KARL MARX’S CRITIQUE OF CAPITALISM 4
KarlMarx’s Critique of Capitalism
KarlMarx’s Critique of Capitalism
Capitalismand socialism have always been at loggerheads both in the traditionaland the contemporary human societies. It may be acknowledged that thecontention emanates from the comprehension of the fact that they bothdetermine the manner in which resources in the society may be dividedamongst the varied players and individuals that feel entitled tothem. It may be noted, however, that capitalism has come out as thedominant theory. This has not eliminated the possibility of critiquefrom philosophers who have other beliefs. Perhaps the most dominantcritic of capitalism was Karl Marx, who is deemed to be the father ofsocialism.
Inhis critique of capitalism, Marx opined that capitalism has itsdefining feature as the notion that labor takes up the form of value.This value-form of labor is not dependent on private property or themarket rather it depends on the reduction or elimination of theconcrete dimension of labor to a routinized and abstract form ofactivity via the medium pertaining to socially necessary labor timewithin the process of production (Dowd,2002).Indeed, the question on whether the state or the market appropriatesthe surplus value becomes relegated to the periphery, in which casecapitalism would only exist in instances where labor is reduced to anabstract and value creating activity (Chilcote,2000).In essence, the trajectory of capitalism revolves around theassumption of an abstract and impersonal form of domination.
Onthe same note, Marx opined that the concept of private ownership ofthe means of production, as well as distribution that is espoused incapitalism eventually created dependence on ruling class by thenon-owning classes, which would ultimately result in the restrictionof human freedom. Indeed, he saw the private ownership as enrichingcapitalists or owners of capital at the expense of the workers(Marable,2000).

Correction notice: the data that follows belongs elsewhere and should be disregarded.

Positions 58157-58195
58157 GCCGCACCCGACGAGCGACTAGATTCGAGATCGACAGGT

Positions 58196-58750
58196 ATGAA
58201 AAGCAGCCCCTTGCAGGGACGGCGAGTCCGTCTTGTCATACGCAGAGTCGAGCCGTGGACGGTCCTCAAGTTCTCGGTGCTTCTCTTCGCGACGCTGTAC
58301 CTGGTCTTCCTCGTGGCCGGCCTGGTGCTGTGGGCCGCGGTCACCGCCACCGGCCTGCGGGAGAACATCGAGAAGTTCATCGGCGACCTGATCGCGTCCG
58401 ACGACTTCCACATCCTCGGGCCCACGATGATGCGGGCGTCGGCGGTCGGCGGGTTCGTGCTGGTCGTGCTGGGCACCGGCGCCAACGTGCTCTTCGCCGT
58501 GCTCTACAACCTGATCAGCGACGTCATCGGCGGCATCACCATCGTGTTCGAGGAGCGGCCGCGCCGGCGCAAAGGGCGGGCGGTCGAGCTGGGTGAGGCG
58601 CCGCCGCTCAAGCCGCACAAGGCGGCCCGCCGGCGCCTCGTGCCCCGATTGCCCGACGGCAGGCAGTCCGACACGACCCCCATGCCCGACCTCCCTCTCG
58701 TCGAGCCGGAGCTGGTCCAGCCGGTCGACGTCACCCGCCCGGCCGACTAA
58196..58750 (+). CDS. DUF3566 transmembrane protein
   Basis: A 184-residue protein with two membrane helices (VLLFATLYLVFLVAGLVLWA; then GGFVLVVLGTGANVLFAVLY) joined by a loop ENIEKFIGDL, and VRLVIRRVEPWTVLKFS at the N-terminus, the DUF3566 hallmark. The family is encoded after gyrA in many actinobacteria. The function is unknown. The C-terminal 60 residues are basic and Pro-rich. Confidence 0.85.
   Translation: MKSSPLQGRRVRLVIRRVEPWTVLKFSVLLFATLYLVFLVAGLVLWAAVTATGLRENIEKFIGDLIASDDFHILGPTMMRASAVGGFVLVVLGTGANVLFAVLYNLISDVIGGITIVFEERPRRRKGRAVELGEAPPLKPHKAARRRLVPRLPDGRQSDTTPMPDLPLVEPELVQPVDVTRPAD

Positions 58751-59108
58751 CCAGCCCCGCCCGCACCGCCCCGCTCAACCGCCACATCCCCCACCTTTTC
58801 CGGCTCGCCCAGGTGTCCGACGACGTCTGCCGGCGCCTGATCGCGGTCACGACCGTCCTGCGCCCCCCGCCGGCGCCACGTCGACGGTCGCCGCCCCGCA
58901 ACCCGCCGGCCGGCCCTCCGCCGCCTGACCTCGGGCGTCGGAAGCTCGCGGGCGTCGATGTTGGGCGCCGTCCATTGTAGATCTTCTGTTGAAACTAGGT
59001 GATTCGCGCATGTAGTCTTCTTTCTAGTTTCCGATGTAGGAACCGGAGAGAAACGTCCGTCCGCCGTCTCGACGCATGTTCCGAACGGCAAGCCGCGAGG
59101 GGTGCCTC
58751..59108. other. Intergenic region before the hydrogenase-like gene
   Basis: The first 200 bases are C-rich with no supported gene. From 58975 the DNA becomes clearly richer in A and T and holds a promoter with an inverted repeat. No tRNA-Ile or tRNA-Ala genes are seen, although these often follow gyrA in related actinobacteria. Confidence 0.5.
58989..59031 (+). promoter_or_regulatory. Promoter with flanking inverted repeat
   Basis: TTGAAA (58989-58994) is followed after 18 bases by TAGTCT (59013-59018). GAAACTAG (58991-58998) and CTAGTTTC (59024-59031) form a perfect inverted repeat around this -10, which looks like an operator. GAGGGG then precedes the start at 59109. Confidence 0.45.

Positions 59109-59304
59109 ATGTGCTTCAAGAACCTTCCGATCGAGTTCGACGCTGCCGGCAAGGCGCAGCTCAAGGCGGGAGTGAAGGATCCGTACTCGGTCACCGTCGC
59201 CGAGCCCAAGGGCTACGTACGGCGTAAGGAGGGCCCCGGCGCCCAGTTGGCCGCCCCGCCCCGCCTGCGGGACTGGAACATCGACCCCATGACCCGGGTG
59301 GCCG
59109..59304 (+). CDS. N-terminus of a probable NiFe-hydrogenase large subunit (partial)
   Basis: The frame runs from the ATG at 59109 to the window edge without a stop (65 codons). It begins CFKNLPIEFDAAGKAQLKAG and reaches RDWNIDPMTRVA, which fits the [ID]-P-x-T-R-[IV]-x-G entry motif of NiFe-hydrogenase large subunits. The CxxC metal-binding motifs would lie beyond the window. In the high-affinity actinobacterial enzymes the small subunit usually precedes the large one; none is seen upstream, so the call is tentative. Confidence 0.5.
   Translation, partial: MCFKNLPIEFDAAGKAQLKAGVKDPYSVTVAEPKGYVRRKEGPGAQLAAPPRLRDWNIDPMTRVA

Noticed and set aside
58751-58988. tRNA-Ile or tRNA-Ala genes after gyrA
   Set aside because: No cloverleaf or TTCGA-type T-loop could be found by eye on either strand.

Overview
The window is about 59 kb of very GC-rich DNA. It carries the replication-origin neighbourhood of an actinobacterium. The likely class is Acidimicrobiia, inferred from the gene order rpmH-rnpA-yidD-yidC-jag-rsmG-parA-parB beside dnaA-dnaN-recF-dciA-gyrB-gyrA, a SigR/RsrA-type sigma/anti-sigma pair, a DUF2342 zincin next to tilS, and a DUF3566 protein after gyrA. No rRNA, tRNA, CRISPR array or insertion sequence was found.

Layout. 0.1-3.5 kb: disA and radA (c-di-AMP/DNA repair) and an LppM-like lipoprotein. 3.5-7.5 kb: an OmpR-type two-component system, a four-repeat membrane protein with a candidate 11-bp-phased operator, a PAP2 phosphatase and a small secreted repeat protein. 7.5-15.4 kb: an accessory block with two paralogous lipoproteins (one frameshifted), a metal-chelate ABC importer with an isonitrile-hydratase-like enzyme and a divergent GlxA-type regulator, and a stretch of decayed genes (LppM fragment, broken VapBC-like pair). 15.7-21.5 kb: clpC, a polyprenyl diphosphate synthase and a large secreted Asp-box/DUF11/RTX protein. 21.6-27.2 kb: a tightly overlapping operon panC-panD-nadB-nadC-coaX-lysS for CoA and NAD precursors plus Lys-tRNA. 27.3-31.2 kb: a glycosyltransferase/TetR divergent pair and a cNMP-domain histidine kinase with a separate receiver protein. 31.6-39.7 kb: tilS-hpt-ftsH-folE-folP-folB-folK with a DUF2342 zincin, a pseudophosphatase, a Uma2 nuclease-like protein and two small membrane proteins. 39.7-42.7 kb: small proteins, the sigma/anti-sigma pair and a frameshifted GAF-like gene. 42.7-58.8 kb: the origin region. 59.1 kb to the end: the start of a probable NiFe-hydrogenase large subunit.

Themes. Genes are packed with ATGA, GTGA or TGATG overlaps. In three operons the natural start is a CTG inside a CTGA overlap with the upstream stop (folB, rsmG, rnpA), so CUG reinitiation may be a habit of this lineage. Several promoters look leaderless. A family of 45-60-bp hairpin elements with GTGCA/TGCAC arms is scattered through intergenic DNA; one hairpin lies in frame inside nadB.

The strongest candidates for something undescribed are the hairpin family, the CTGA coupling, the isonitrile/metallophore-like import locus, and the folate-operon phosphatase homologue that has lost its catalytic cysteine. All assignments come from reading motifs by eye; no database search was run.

Ofcourse, the critique of capitalism by Karl Marx can offer insightsinto the current social world. This is particularly with regard tothe advent of the high-tech western capitalism that has increasinglybeen characterized what is termed as the “virtual reality”.Essentially, the media, political life and arts may, therefore, beseen as the logical product of the value-form of labor that Karl Marxtalked about. Scholars have acknowledged that the growth anddevelopment of the abstract types of domination gets to a point wherecapitalism may no longer be under the direct control of either thestate or entrepreneurs (Schweickart,2002).Essentially, this does not demonstrate the victory of capitalism oversocialism rather it may be comprehended as an indicator of thecollapse of the most oppressive, vulnerable and rigid form ofstate-interventionist capitalism.
Inconclusion, capitalism has drawn immense criticism particularly fromsocialists or proponents of communism. Karl Marx, who is consideredto be the father of communism, critiqued it as a strategy to have theindividuals that owned means of production to have other people belowthem or rather as a way of dominating them. Indeed, it must beacknowledged that every other activity that is undertaken by humanbeings whether in the contemporary or traditional societies isprimarily aimed at ensuring the acquisition of resources.Essentially, individuals that have the means of production would haveothers than do not have such privileges to be dependent on them asthey seek sustenance, and ways of providing for their families. Inessence, Karl Marx’s critique offers insights into the social worldin the contemporary society as it demonstrates why individuals thatare wealthy often exercise power and control over others.
Chilcote,R. H. (2000). Thepolitical economy of imperialism: Critical appraisals.Lanham, Md: Rowman & Littlefield Publishers.
Dowd,D. F. (2002). Understandingcapitalism: Critical analysis from Karl Marx to Amartya Sen.London [u.a.: Pluto.
Marable,M. (2000). Howcapitalism underdeveloped Black America: Problems in race, politicaleconomy, and society.London: Pluto Press.
Schweickart,D. (2002). Aftercapitalism.Lanham, MD: Rowman & Littlefield.